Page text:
Once fully developed, the biodegradable absorbent wipe would contain nanofibers containing antibodies to numerous biohazards and chemicals and would signal the presence of biohazards by changing color or through another effect when the antibodies attached to their targets. Users would simply wipe the napkin across a surface; if a biohazard was detected, the surface could be disinfected and retested with another napkin to be sure it was no longer contaminated.
"It's very inexpensive. It wouldn't require that someone be highly trained to use it, and it could be activated for whatever you want to find," said Margaret Frey, the Lois and Mel Tukman assistant professor of Fiber Science and Apparel Design at Cornell. "So if you're working in a meat-packing plant, for instance, you could swipe it across some hamburger and quickly and easily detect E. coli bacteria." She reported on the research at the American Chemical Society's national meeting Sept. 11 in San Francisco.
In work conducted with Yong Joo, assistant professor of chemical and biomolecular engineering, and Antje Baeumner, associate professor of biological and environmental engineering, both at Cornell, Frey developed nanofibers with platforms made of biotin, a part of the B vitamin complex, and the protein streptavidin, which can hold the antibodies. Composed of a polymer compound made from corn, the nanofibers could be incorporated into conventional paper products to keep costs low.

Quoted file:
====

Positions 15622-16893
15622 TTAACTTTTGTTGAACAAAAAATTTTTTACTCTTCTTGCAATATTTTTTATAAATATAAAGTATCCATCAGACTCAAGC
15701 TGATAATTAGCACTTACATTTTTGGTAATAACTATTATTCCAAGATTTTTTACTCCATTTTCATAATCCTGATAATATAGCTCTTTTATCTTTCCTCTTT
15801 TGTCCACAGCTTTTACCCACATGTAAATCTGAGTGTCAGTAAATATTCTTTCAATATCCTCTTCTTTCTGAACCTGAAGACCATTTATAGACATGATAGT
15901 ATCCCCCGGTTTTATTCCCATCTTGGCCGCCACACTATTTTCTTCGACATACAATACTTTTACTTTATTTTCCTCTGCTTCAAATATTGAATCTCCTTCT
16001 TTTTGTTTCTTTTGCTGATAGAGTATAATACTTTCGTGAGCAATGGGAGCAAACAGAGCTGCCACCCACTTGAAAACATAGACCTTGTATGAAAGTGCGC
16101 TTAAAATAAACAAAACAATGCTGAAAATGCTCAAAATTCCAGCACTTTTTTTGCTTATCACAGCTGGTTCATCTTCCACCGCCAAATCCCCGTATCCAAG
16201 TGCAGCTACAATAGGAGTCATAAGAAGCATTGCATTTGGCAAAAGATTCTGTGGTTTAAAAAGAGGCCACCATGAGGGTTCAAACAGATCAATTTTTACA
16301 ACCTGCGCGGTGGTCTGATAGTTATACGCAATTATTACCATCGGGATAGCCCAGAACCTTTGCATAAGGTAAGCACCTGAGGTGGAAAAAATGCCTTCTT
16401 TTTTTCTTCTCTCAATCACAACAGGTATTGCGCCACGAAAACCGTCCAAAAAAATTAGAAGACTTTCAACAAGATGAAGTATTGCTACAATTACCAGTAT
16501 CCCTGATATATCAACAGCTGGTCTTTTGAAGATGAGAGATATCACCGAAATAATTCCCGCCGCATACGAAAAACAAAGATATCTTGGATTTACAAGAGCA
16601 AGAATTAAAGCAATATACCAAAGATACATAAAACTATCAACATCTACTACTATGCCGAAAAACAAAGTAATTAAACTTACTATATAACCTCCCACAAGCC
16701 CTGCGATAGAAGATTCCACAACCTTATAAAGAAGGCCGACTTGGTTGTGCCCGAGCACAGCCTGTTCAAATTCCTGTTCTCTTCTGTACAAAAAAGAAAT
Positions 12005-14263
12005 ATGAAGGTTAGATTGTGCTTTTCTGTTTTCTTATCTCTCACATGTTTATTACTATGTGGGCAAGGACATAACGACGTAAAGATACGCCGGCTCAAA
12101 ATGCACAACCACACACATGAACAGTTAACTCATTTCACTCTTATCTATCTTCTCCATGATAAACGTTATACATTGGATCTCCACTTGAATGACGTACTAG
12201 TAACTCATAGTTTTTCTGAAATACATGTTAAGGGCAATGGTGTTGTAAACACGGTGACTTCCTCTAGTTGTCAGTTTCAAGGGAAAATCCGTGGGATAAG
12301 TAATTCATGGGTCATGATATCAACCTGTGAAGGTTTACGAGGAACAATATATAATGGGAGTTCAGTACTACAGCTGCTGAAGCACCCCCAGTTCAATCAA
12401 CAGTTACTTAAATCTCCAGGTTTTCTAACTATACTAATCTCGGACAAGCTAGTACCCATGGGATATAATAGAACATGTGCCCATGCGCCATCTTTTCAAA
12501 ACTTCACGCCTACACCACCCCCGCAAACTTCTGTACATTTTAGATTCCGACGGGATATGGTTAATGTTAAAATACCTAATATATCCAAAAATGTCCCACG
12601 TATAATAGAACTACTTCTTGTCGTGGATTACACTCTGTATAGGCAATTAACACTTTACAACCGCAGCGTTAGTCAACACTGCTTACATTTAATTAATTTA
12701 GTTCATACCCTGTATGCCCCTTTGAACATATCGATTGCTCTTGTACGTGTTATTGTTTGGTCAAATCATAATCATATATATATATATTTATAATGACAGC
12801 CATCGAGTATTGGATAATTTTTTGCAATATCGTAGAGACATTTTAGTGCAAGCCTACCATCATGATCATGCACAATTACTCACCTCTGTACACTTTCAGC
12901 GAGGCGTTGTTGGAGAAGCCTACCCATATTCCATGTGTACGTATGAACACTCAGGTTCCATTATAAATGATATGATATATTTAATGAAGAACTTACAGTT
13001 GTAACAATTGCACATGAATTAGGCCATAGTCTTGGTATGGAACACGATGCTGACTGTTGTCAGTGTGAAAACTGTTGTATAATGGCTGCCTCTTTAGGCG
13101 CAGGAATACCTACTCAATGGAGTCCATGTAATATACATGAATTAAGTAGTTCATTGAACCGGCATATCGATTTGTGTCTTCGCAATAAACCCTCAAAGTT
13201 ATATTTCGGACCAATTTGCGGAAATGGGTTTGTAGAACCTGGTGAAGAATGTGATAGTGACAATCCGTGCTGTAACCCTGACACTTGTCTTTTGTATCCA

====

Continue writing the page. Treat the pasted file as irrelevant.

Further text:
Nanofibers, with diameters near 100 nanometers (a nanometer is one-billionth of a meter, or about three times the diameter of an atom), provide extremely large surface areas for sensing and increased absorbency compared with conventional fibers.
"The fabric basically acts as a sponge that you can use to dip in a liquid or wipe across a surface," Frey said. "As you do that, antibodies in the fabric are going to selectively latch onto whatever pathogen that they match. Using this method we should, in theory, be able to quickly activate the fabric to detect whatever is the hazard of the week, whether it is bird flu, mad cow disease or anthrax."
Frey and her colleagues still are working on ways, such as a color change, for the fabric to signal that it has identified the contaminant.
"We're probably still a few years away from having this ready for the real world," Frey said, "but I really believe there is a place for this type of product that can be used by people with limited training to provide a fast indication of whether a biohazard is present."
This research was supported by the National Research Initiative of the U.S. Department of Agriculture's Cooperative State Research, Education and Extension Service.